So the questions:
  • Do scientists reject journalists' arguments per se?
  • Do scientists avoid past controversy that no longer matters?
  • Do scientists avoid attacking respected people?
  • Do scientists avoid the horrific?
I confess that the frequent shots of the cover of the Rolling Stone where this broke didn't impress me. But the New Yorker publishes fiction and great investigative reporting. Rolling Stone has good investigative journalism too, and I used material from Rolling Stone in my series on Kobach. I question scientific controversies in the press for one reason, which I'll demonstrate with an example.

The widely accepted scientific theory on the origin of HIV is that a cut hunter picked up SIV through blood-blood contact. He passed it on through some process. Why did HIV take off in the 20th century, and not in the thousands of years of chimp hunting? Perhaps the reuse of disposable needles in the early colonial era can explain it. The paper linked describes the use of 6 needles to screen and treat 90,000 people for sleeping sickness in 1917-19, and 100,000 people being inoculated against small pox using the material from one person's pox vesicles to inoculate the next before 1914. The cramped conditions of work camps and the widespread use of unsterile needles could easily have spread HIV, and at the time predicted by genetic studies.

Now ask, would Rolling Stone, or the New Yorker, run a long article on that theory of the origin of AIDS? Probably not. Sexy, controversial and accusatory claims sell magazines, but generic, simple explanations of important phenomena don't. So sensational journalism has its limits as an engine of scientific progress.

It serves as a catalyst, it focusses attention. It has value, but limits.

Do scientists avoid controversy? No. Various scientists interviewed in the documentary weighed in on the OPV-HIV connection, and expressed initial interest in the hypothesis. It's just that no positive evidence emerged. Bill Hamilton is a good biologist (not necessarily the greatest since Darwin, but good) and he was investigating the claims. Maybe he'd have come up with something.

Did scientists ignore past controversies? Respected scientists? The Guardian has their list of great scientific hoaxes debunked. Here's Omni's discussion of scientific fraud and controversy from 1992. They point out the struggle over credit for identifying HIV in the 1980s, as well as modern questions about the honesty of cold fusion scientists, Galileo, Newton, Dalton and Mendel. The Mendel case is illustrative.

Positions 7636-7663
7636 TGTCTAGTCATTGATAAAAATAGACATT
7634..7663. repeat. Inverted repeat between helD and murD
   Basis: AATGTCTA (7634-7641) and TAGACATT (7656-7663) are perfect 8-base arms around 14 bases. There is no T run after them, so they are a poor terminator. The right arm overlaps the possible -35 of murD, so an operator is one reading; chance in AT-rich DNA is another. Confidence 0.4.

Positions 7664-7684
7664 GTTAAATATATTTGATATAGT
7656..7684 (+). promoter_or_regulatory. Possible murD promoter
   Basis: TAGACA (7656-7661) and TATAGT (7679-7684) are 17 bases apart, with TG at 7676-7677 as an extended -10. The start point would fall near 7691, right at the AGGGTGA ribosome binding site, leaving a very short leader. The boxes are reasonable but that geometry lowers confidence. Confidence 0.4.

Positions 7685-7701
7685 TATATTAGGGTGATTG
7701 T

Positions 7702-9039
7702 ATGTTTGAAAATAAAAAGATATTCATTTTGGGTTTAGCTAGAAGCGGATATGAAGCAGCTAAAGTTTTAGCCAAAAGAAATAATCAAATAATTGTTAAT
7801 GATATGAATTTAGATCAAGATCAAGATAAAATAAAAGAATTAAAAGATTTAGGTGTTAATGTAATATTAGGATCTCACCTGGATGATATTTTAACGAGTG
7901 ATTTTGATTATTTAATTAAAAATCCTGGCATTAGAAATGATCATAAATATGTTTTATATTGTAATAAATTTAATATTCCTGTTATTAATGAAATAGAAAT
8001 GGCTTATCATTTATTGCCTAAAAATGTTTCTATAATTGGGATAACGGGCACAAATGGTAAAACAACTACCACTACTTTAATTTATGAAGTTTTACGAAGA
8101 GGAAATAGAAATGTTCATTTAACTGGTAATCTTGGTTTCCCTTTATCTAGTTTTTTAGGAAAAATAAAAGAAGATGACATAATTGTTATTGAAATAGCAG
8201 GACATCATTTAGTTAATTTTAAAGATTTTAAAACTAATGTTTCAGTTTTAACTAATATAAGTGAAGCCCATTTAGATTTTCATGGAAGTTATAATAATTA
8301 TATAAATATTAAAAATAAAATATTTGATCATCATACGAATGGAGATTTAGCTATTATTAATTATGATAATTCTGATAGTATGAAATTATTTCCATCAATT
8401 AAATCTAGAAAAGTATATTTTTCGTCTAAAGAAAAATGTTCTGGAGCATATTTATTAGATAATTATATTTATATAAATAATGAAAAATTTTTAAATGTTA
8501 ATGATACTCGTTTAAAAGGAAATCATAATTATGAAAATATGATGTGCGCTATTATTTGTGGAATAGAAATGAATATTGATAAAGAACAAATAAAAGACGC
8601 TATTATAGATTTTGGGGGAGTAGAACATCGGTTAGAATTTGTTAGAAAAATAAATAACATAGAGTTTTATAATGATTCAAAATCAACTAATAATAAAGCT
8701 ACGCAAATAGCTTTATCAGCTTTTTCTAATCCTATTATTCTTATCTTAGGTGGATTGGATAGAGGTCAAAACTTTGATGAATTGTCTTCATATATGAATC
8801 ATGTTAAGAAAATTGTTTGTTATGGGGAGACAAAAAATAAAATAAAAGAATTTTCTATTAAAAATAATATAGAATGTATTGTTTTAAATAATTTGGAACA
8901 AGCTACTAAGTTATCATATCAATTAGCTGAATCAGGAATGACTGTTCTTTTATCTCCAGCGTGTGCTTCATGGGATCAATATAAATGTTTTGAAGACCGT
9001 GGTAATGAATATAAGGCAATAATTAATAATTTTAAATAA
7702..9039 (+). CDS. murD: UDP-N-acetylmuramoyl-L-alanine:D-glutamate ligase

Mendel, of course, developed modern genetic theory. He looked at pea plants, chose which plants would breed. By looking at the ratio of different characteristics in the offspring and grandchildren, he figured out how dominance and pairs of genes work. Some people looked at his data years later and found that they were “too good.” If 1 in 20 samples should be different from expectations by chance alone, something like 90 or 99 percent of samples would be more random than Mendel's. Did he cheat?

Maybe, but he didn't use statistics. If he gathered data until he reached a point that he was personally confident, you would expect that his samples would be very non-random. And that's what probably happened. The point is that, even though Mendel is a big shot, and no one doubts genetic theory, someone still went after his research over 100 years after it was published.

Horrific consequences? Which is more horrific? The fact that standard practices in the 1950's may have inadvertently caused AIDS, or ignoring that possibility, and the lessons to be learned for the future? Scientists recognize the difference, and it's worth noting that the lesson can be learned even if Hooper is wrong. More care is given to prions in animal products, as well as viruses and bacteria. Is there more to do? Sure. But animal care and use in labs is better regulated than it used to be.

Would scientists avoid this because of potential harm to public health programs? The damage is done. The only thing to do is investigate, understand the mistakes of the past, and prevent them from repeating. Is it any better if poor sanitary practices in the '20s and '30s caused HIV? Does collective guilt for Western medicine hurt less than specific guilt for a vaccine that fell by the wayside? I think not.

I'll get one more post out of this yet, getting at why people are so willing to believe these sorts of claims about scientists. I think there's a sense of elitism that people react against, but I'm not sure how it all connects.